Vitamin B new weapon to fight against Alzheimer’s
London: Vitamin B could prove to be a revolutionary weapon against Alzheimer’s disease, according to a new study.
Researchers say that high doses of B vitamins may halve the rate of brain shrinkage in older people experiencing some of the warning signs of the disease.
Brain shrinkage is one of the symptoms of mild cognitive impairment, which often leads to dementia.
Researchers say this could be the first step towards finding a way to delay the onset of Alzheimer’s.
The study focussed at 168 elderly people experiencing levels of mental decline known as mild cognitive impairment.
This condition, marked by mild memory lapses and language problems, is beyond what can be explained by normal ageing and can be a precursor to Alzheimer’s and other forms of dementia.
Half of the volunteers were given a daily tablet containing levels of the B vitamins foliate, B6 and B12 well above the recommended daily amount. The other half were given a placebo.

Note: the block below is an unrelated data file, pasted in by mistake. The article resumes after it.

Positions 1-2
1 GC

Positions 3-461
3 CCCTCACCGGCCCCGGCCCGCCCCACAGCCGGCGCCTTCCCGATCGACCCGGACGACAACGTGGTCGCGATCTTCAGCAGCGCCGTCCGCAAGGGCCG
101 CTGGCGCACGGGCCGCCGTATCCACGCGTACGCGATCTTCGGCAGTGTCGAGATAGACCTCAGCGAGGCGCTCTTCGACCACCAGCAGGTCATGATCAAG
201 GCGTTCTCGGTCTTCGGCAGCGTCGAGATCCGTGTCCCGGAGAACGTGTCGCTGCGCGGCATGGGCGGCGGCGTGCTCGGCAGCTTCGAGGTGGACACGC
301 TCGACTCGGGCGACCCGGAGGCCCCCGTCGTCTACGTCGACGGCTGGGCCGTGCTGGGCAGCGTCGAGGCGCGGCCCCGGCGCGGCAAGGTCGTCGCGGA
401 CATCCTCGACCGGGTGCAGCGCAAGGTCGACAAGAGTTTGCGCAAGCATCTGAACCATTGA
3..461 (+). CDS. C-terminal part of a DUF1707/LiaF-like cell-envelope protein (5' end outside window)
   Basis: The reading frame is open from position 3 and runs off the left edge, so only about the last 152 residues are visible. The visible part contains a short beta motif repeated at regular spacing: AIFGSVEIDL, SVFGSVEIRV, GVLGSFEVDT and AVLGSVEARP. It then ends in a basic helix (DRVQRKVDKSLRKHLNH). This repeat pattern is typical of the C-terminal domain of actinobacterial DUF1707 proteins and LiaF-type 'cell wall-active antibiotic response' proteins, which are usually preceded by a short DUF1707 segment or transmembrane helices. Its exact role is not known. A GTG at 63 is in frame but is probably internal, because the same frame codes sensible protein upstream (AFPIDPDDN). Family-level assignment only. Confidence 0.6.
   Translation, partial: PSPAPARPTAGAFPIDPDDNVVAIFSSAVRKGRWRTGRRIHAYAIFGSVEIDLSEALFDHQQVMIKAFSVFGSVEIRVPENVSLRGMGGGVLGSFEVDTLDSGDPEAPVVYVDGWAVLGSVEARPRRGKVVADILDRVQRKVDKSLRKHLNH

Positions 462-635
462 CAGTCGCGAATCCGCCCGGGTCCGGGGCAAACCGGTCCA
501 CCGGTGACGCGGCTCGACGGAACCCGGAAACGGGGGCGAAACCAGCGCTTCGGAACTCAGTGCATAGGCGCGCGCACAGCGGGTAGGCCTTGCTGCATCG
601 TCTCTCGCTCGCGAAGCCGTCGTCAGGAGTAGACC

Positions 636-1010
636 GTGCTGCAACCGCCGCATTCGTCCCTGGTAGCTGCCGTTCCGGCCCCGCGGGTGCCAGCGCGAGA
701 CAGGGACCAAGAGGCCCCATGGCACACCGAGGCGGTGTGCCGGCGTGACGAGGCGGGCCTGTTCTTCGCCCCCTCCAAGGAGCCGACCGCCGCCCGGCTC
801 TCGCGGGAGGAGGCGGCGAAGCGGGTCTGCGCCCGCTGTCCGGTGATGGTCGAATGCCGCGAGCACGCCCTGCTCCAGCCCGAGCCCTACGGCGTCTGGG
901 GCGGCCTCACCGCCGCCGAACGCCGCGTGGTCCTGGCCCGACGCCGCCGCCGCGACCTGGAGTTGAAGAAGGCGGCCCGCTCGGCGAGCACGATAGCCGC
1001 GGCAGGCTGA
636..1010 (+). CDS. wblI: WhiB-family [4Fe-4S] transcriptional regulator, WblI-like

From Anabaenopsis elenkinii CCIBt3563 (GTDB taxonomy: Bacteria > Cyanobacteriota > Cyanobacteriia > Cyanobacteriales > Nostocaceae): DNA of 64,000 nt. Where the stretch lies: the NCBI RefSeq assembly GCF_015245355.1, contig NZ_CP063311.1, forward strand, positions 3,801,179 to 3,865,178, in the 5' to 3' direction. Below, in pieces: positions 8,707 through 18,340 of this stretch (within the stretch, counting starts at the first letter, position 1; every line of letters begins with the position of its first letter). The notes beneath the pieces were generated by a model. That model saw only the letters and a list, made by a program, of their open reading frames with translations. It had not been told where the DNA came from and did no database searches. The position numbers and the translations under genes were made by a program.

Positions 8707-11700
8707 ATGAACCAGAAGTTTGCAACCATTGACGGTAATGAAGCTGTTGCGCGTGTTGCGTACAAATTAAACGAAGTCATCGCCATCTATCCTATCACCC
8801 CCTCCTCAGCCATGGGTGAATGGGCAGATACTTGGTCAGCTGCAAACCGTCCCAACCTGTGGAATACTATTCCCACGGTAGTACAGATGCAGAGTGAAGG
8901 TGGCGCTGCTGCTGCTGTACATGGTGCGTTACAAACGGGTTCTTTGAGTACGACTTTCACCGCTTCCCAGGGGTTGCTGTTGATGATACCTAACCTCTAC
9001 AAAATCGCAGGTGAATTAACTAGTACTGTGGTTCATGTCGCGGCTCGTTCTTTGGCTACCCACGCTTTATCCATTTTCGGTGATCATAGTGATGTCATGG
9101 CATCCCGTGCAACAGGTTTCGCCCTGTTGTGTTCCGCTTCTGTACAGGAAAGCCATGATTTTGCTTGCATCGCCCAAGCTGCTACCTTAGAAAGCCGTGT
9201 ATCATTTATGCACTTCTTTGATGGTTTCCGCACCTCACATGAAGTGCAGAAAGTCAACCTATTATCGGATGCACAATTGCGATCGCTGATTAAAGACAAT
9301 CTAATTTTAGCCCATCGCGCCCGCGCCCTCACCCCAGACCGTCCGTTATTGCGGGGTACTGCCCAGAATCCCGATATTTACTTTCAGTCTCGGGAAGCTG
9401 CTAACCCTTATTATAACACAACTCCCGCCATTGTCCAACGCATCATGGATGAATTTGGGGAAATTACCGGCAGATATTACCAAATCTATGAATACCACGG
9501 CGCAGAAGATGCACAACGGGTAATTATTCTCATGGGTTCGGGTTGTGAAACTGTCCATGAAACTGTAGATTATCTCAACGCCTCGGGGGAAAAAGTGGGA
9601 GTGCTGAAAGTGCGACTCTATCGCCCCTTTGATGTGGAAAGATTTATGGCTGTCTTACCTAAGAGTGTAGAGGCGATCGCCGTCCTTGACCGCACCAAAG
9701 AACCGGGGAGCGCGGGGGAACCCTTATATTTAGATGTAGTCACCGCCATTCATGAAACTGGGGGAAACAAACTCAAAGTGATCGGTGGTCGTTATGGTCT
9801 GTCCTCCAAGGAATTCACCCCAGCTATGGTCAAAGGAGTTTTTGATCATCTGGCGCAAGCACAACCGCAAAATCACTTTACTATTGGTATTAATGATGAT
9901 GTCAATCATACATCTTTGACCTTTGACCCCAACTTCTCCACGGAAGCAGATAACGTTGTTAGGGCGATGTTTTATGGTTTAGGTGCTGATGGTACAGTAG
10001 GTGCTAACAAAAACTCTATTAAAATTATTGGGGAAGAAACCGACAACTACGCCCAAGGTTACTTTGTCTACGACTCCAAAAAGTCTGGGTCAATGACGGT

After two years, the rate at which their brains had shrunk was measured.
The average brain shrinks at a rate of 0.5% a year after the age of 60. The brains of those with mild cognitive impairment shrink twice as fast. Alzheimer’s patients have brain shrinkage of 2.5% a year.
The team, from the Oxford Project to investigate Memory and Ageing (Optima), found that on average, in those taking vitamin supplements, brain shrinkage slowed by 30%.
In some cases it slowed by more than 50%, making their brain atrophy no worse than that of people without cognitive impairment.
Certain B vitamins - folic acid, vitamin B6 and B12 - control levels of a substance known as homocysteine in the blood. High levels of homocysteine are associated with faster brain shrinkage and Alzheimer’s disease.
Study author, Professor David Smith, said the results were more significant than he had expected.
“It’s a bigger effect than anyone could have predicted, and it’s telling us something biological,” the BBC quoted him as saying.
“These vitamins are doing something to the brain structure - they``re protecting it, and that’s very important because we need to protect the brain to prevent Alzheimer’s,” he added.
The study has been published in the journal Public Library of Science One.